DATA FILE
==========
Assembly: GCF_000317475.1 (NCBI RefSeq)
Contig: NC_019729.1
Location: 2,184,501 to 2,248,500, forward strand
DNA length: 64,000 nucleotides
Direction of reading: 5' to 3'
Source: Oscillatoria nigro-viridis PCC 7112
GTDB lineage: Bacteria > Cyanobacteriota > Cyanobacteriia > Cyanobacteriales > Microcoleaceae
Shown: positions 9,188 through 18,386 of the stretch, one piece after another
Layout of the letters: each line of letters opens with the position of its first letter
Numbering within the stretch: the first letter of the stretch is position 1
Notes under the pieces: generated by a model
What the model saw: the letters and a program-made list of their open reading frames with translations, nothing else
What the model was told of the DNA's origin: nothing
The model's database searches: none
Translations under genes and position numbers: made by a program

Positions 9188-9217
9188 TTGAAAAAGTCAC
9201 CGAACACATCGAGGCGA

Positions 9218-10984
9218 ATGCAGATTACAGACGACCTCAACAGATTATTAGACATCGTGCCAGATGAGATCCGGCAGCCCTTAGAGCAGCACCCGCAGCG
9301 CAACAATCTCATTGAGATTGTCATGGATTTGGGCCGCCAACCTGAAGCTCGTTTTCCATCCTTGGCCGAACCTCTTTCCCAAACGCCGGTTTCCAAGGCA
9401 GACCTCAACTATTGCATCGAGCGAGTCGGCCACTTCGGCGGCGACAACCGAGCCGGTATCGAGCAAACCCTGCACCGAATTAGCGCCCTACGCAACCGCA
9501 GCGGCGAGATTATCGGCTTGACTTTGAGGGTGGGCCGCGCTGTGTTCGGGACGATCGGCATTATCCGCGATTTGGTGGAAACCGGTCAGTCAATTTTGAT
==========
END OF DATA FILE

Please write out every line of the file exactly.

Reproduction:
Assembly: GCF_000317475.1 (NCBI RefSeq)
Contig: NC_019729.1
Location: 2,184,501 to 2,248,500, forward strand
DNA length: 64,000 nucleotides
Direction of reading: 5' to 3'
Source: Oscillatoria nigro-viridis PCC 7112
GTDB lineage: Bacteria > Cyanobacteriota > Cyanobacteriia > Cyanobacteriales > Microcoleaceae
Shown: positions 9,188 through 18,386 of the stretch, one piece after another
Layout of the letters: each line of letters opens with the position of its first letter
Numbering within the stretch: the first letter of the stretch is position 1
Notes under the pieces: generated by a model
What the model saw: the letters and a program-made list of their open reading frames with translations, nothing else
What the model was told of the DNA's origin: nothing
The model's database searches: none
Translations under genes and position numbers: made by a program

Positions 9188-9217
9188 TTGAAAAAGTCAC
9201 CGAACACATCGAGGCGA

Positions 9218-10984
9218 ATGCAGATTACAGACGACCTCAACAGATTATTAGACATCGTGCCAGATGAGATCCGGCAGCCCTTAGAGCAGCACCCGCAGCG
9301 CAACAATCTCATTGAGATTGTCATGGATTTGGGCCGCCAACCTGAAGCTCGTTTTCCATCCTTGGCCGAACCTCTTTCCCAAACGCCGGTTTCCAAGGCA
9401 GACCTCAACTATTGCATCGAGCGAGTCGGCCACTTCGGCGGCGACAACCGAGCCGGTATCGAGCAAACCCTGCACCGAATTAGCGCCCTACGCAACCGCA
9501 GCGGCGAGATTATCGGCTTGACTTTGAGGGTGGGCCGCGCTGTGTTCGGGACGATCGGCATTATCCGCGATTTGGTGGAAACCGGTCAGTCAATTTTGAT